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Angela G. v. Berryhill

United States District Court, S.D. Indiana, Indianapolis Division

March 6, 2019

ANGELA G., [1] Plaintiff,
v.
NANCY A. BERRYHILL, Acting Commissioner of Social Security, Defendant.

          ENTRY REVIEWING THE COMMISSIONER'S DECISION

          JAMES R. SWEENEY II, JUDGE

         Plaintiff Angela G. (“Ms. G.”)[2] applied for disability insurance benefits (“DIB”) from the Social Security Administration (“SSA”) on January 1, 2014, alleging an onset date of October 1, 2008. [ECF No. 17-2 at 26.] Her application was initially denied on February 19, 2014, [ECF No. 17-4 at 2], and upon reconsideration on April 28, 2014, [ECF No. 17-4 at 11]. On October 13, 2015, Ms. G. applied for supplemental security income (“SSI”), alleging the same onset date, and the two claims were consolidated for further review. [ECF No. 17-2 at 26.] Administrative Law Judge Howard Kauffman (the “ALJ”) held a hearing on March 9, 2016. [ECF No. 17-2 at 44-83.] The ALJ issued a decision on April 28, 2016, concluding that Ms. G. was not entitled to receive DIB or SSI. [ECF No. 17-2 at 23.] The Appeals Council denied review on March 24, 2017. [ECF No. 17-2 at 2.] On May 30, 2017, Ms. G. timely filed this civil action asking the Court to review the denial of benefits according to 42 U.S.C. § 405(g). [ECF No. 1.]

         I.

         Standard of Review

          “The Social Security Act authorizes payment of disability insurance benefits … to individuals with disabilities.” Barnhart v. Walton, 535 U.S. 212, 214 (2002). “The statutory definition of ‘disability' has two parts. First, it requires a certain kind of inability, namely, an inability to engage in any substantial gainful activity. Second, it requires an impairment, namely, a physical or mental impairment, which provides reason for the inability. The statute adds that the impairment must be one that has lasted or can be expected to last … not less than 12 months.” Id. at 217.

         When an applicant appeals an adverse benefits decision, this Court's role is limited to ensuring that the ALJ applied the correct legal standards and that substantial evidence exists for the ALJ's decision. Barnett v. Barnhart, 381 F.3d 664, 668 (7th Cir. 2004) (citation omitted). For the purpose of judicial review, “[s]ubstan-tial evidence is such relevant evidence as a reasonable mind might accept as adequate to support a conclusion.” Id. (quotation omitted). Because the ALJ “is in the best position to determine the credibility of witnesses, ” Craft v. Astrue, 539 F.3d 668, 678 (7th Cir. 2008), this Court must accord the ALJ's credibility determination “considerable deference, ” overturning it only if it is “patently wrong.” Prochaska v. Barnhart, 454 F.3d 731, 738 (7th Cir. 2006) (quotations omitted).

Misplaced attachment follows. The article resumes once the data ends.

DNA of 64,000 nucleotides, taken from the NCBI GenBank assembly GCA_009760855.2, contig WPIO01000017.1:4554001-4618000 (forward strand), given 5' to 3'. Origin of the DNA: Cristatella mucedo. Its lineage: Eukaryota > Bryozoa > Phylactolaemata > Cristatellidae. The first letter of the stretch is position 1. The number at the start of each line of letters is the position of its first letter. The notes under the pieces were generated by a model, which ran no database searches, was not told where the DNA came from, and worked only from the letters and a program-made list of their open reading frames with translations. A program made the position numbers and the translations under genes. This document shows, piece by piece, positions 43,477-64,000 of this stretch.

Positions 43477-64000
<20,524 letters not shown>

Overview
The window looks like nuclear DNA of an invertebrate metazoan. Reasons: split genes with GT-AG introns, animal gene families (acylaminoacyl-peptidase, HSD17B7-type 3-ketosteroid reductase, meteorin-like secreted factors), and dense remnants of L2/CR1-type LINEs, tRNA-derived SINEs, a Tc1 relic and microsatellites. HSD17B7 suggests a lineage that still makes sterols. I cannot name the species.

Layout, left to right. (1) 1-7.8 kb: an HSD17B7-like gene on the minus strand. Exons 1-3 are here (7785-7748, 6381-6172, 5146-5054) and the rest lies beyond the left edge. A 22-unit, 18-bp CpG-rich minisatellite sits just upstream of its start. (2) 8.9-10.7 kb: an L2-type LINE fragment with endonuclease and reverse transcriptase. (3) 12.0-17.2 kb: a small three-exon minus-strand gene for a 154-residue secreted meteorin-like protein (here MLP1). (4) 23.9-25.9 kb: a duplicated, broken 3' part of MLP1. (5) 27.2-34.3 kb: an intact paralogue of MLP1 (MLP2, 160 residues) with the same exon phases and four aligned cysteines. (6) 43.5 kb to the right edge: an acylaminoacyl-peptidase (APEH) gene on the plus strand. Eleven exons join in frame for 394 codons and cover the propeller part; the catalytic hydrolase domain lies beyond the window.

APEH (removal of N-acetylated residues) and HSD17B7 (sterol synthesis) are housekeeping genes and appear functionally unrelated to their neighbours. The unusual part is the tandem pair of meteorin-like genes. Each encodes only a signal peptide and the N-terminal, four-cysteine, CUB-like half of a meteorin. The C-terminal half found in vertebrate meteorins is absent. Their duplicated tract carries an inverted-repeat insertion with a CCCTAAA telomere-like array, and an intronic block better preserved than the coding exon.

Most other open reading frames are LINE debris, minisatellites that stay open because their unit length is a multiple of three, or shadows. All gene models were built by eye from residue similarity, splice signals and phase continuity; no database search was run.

The ALJ must apply the five-step inquiry set forth in 20 C.F.R. §404.1520(a)(4)(i)-(v), [3] evaluating the following, in sequence:

(1) whether the claimant is currently [un]employed; (2) whether the claimant has a severe impairment; (3) whether the claimant's impairment meets or equals one of the impairments listed by the [Commissioner]; (4) whether the claimant can perform her past work; and (5) whether the claimant is capable of performing work in the national economy.

Clifford v. Apfel, 227 F.3d 863, 868 (7th Cir. 2000) (citations omitted) (alterations in original). “If a claimant satisfies steps one, two, and three, she will automatically be found disabled. If a claimant satisfies steps one and two, but not three, then she must satisfy step four. Once step four is satisfied, the burden shifts to the SSA to establish that the claimant is capable of performing work in the national economy.” Knight v. Chater, 55 F.3d 309, 313 (7th Cir. 1995).

         After Step Three, but before Step Four, the ALJ must determine a claimant's residual functional capacity (“RFC”) by evaluating “all limitations that arise from medically determinable impairments, even those that are not severe.” Villano v. Astrue, 556 F.3d 558, 563 (7th Cir. 2009). In doing so, the ALJ “may not dismiss a line of evidence contrary to the ruling.” Id. The ALJ uses the RFC at Step Four to determine whether the claimant can perform her own past relevant work and if not, at Step Five to determine whether the claimant can perform other work. See 20 C.F.R. § 404.1520(iv), (v). The burden of proof is on the claimant for Steps One through Four; only at Step Five does the burden shift to the Commissioner. See Clifford, 227 F.3d at 868.

         If the ALJ committed no legal error and substantial evidence exists to support the ALJ's decision, the Court must affirm the denial of benefits. Barnett, 381 F.3d at 668. When an ALJ's decision is not supported by substantial evidence, a remand for further proceedings is typically the appropriate remedy. Briscoe ex rel. Taylor v. Barnhart, 425 F.3d 345, 355 (7th Cir. 2005). An award of benefits “is appropriate only where all factual issues have been resolved and the record can yield but one supportable conclusion.” Id. (citation omitted).

         II.

         Background

         Ms. G. was 42 years of age at the time she applied for DIB. [ECF No. 17-5 at 2.] She has completed three years of college and previously worked as a bartender, cook, and certified ...


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